Mary Shelley's Frankenstein doesn't survive, but her creature and his story inspired an idea that the Sacramento Theatre Company is keeping alive.
The company presented the play "Frankenstein" around Halloween last year, about a month after Wade Sherman took on the role of business development director. He was struck by a line from the play: "Dr. Frankenstein, your creature is living proof that worn-out parts can be replaced. The list of diseases for which a transplant would be curative is extensive."
He wondered whether the production could be an opportunity to fulfill in a real-world way the company's mission of engaging the community on critical issues. He called up Sierra Donor Services, the transplant donor network, to see whether it would be interested in educating the play's audiences about organ donation.
"We ended up seeing almost 200 people choose to become organ donors as a result of the outreach program," Sherman said. "One person becoming a donor can affect up to eight people in terms of improving quality of life or saving lives."
Sierra Donor Services also told its supporters that Sacramento Theatre Company was offering discounts to patrons with pink dots identifying organ donors on their driver's licenses. Roughly 300 people claimed the discount.
This season, Sacramento Theatre Company will link up with such nonprofit partners for all of its productions, starting with "The Miracle Worker" on Oct. 3.
"We've partnered with InAlliance," Sherman said. "They provide vocational training, job placement and services that support people with mental and physical challenges."
Sherman estimates that the partnerships will allow STC to introduce its shows to 25,000 people while also allowing each partner group to reach theater audiences.
Curtains for Oz? Not quite
Oh Great and Powerful Oz, it's time you met the guys behind MagicEdit over in West Sacramento.
Robert Watts and Chris Osborn are lifting the curtain on website maintenance, allowing business owners to spend money on original design rather than on updating content.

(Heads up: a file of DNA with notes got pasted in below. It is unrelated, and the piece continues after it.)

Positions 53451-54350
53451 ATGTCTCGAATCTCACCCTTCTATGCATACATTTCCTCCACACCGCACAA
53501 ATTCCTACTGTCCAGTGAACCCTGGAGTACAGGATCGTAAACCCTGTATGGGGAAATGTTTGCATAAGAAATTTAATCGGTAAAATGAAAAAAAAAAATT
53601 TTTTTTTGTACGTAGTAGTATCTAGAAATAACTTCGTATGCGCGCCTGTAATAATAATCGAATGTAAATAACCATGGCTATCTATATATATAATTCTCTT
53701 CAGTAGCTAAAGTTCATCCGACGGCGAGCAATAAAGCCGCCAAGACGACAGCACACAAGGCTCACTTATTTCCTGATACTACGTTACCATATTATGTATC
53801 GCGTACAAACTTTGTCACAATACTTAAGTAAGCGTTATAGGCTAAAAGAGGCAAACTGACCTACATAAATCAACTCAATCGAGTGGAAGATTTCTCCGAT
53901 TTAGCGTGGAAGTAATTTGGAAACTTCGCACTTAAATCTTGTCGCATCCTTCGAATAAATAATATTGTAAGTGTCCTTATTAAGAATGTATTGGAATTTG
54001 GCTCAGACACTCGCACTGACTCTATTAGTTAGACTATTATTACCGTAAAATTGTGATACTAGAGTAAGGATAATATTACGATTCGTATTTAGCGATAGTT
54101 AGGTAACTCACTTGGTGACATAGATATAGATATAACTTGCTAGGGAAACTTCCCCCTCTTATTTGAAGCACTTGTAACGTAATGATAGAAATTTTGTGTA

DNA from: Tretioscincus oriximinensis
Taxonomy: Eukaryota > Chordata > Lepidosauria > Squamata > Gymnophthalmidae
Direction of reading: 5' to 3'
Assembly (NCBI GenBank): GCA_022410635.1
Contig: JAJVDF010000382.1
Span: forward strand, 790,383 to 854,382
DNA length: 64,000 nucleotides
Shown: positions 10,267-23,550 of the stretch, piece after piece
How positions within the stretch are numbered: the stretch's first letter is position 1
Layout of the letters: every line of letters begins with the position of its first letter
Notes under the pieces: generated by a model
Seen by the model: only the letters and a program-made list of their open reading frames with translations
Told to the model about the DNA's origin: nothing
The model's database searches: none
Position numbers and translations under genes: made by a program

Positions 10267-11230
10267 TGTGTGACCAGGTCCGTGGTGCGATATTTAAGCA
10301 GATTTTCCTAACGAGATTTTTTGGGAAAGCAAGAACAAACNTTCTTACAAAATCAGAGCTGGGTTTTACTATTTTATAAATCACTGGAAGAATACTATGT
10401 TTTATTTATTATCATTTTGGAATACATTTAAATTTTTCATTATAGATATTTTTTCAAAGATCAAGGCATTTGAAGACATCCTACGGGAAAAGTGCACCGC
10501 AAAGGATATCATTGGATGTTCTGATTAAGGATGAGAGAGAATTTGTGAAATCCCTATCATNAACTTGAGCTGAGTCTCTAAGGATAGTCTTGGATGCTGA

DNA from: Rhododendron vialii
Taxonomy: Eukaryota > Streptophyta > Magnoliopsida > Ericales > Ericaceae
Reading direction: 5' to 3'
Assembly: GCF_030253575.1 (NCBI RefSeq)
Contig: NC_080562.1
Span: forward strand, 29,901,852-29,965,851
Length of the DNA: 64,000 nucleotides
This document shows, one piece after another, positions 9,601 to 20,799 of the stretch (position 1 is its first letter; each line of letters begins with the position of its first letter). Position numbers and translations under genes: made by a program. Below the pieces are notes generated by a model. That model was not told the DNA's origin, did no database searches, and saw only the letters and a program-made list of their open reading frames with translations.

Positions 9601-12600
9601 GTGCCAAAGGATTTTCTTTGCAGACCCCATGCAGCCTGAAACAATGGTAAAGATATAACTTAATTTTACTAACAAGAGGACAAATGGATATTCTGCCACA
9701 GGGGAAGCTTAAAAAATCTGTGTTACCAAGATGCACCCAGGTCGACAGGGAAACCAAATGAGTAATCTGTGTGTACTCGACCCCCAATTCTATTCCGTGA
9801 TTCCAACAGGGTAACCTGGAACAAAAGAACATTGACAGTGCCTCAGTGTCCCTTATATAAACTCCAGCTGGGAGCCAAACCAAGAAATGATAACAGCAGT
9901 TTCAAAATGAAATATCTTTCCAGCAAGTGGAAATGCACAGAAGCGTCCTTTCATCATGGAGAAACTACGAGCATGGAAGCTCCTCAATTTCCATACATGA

All too often, Watts said, businesses use a site such as WordPress to get going, though it's better-suited for blogging than Web design. They end up tacking on lots of add-on applications to make it work, but then maintenance and security become headaches. Or, they go with DIY designs on Wix or 1and1 in attempts to simplify maintenance.
At MagicEdit, Watts and Osborn believe it's possible to marry creative freedom and easy maintenance at an affordable price.
"We do what we call a separation of presentation and content," Watts said, "so you want the presentation to be controlled by the professional Web designer. But when it comes to maintaining the text and images, video, whatever is on the page, you want the business owner to be able to own that stuff because things get lost in translation."
Videographer Laurence Campling of Campling Media Productions stopped paying a webmaster to do updates. Instead, he's using MagicEdit.
"It was a revelation to me that I could have a site that I had complete editorial control over and whenever I have to update the content, which in my case is very often," Campling said. "It's an incredibly elegant program. It's very intuitive."
Click on "edit" buttons to update text, pictures or video, then click "submit." Check out the demo at www.magicedit.com. A company can start a website for free, but a domain name and 1 gigabyte of space cost $15 a month.
Who's that man or woman behind the curtain? If it's up to the guys at MagicEdit, it will be the business owner.
Editor's note: This story has been updated to correct the amount of storage space that comes with a $15 subscription to MagicEdit.